Scituate, MA asked in Child Custody, Child Support, Criminal Law and Family Law for Massachusetts

Q: Mother tells father of unborn child (3.5 months) to pay hotel bill until baby is born or he can’t see child. Extortion?

(Mass General law Chapter 265, Section 25 governs extortion.) ... Extortion is a criminal offense whereby an individual obtains property or money by any type of force and threats of 1) violence, 2) property damage, 3) harm to reputation, or 4) unfavorable government action.

Mother is evicted from home, daughter of felon and has a record herself, no job and no means to take care of baby.

In this case is the mother extorting the father by threatening property damage (Unfair treatment of child by not allowing care by father) or general force of father out of his right to parenting his child? Or is this completely legal and not extortion at all?

1 Lawyer Answer
Lillian J. LaRosa
Lillian J. LaRosa
Answered
  • Divorce Lawyer
  • Woburn, MA
  • Licensed in Massachusetts

A: Putative father should rather than get into the nuances of whether there may be a criminal proceeding instead bring forward a Paternity action in the Probate Court where the child is born/living to establish paternity and seek visitation as well as child support orders.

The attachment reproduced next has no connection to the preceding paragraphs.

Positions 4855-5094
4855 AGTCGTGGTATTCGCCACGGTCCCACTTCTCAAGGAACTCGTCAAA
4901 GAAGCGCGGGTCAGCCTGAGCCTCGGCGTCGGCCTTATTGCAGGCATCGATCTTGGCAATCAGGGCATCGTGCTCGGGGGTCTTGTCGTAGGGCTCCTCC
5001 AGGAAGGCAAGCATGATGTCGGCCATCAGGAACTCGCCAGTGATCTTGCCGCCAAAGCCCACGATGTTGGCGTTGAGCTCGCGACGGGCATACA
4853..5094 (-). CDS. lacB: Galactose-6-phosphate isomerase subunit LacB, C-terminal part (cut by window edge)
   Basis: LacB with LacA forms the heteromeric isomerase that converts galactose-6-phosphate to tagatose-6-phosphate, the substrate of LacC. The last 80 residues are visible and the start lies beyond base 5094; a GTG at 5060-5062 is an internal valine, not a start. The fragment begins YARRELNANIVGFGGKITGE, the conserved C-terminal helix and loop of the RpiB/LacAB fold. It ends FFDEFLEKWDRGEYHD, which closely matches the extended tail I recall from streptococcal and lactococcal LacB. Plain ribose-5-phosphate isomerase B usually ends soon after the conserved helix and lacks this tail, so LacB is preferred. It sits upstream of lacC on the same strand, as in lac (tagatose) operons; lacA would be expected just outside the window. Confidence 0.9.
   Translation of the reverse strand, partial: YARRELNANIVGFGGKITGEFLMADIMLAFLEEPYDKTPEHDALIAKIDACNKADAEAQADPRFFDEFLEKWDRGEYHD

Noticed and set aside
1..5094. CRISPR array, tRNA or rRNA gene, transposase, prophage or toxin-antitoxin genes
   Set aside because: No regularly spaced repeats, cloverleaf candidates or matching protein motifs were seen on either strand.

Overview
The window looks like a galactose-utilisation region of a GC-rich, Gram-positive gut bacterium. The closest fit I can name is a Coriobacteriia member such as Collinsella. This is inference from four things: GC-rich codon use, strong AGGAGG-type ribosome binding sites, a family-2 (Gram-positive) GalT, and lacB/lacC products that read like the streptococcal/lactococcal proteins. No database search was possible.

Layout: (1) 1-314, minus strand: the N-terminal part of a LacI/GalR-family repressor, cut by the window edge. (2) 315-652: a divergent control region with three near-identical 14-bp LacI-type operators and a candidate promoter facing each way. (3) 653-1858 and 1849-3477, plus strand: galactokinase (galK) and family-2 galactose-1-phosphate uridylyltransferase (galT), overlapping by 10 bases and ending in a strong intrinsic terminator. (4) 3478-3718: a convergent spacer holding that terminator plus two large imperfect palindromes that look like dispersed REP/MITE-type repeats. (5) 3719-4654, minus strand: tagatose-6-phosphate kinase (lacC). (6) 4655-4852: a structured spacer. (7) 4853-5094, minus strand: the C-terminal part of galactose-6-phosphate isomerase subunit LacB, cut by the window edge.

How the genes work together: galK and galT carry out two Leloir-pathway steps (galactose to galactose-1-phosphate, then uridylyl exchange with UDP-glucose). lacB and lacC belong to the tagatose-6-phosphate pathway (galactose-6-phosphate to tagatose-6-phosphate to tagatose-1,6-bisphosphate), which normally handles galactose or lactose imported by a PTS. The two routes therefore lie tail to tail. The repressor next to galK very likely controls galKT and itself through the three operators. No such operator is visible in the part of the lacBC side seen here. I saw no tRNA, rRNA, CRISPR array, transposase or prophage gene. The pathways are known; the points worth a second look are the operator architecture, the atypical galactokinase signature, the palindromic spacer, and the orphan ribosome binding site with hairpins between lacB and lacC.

Justia Ask a Lawyer is a forum for consumers to get answers to basic legal questions. Any information sent through Justia Ask a Lawyer is not secure and is done so on a non-confidential basis only.

The use of this website to ask questions or receive answers does not create an attorney–client relationship between you and Justia, or between you and any attorney who receives your information or responds to your questions, nor is it intended to create such a relationship. Additionally, no responses on this forum constitute legal advice, which must be tailored to the specific circumstances of each case. You should not act upon information provided in Justia Ask a Lawyer without seeking professional counsel from an attorney admitted or authorized to practice in your jurisdiction. Justia assumes no responsibility to any person who relies on information contained on or received through this site and disclaims all liability in respect to such information.

Justia cannot guarantee that the information on this website (including any legal information provided by an attorney through this service) is accurate, complete, or up-to-date. While we intend to make every attempt to keep the information on this site current, the owners of and contributors to this site make no claims, promises or guarantees about the accuracy, completeness or adequacy of the information contained in or linked to from this site.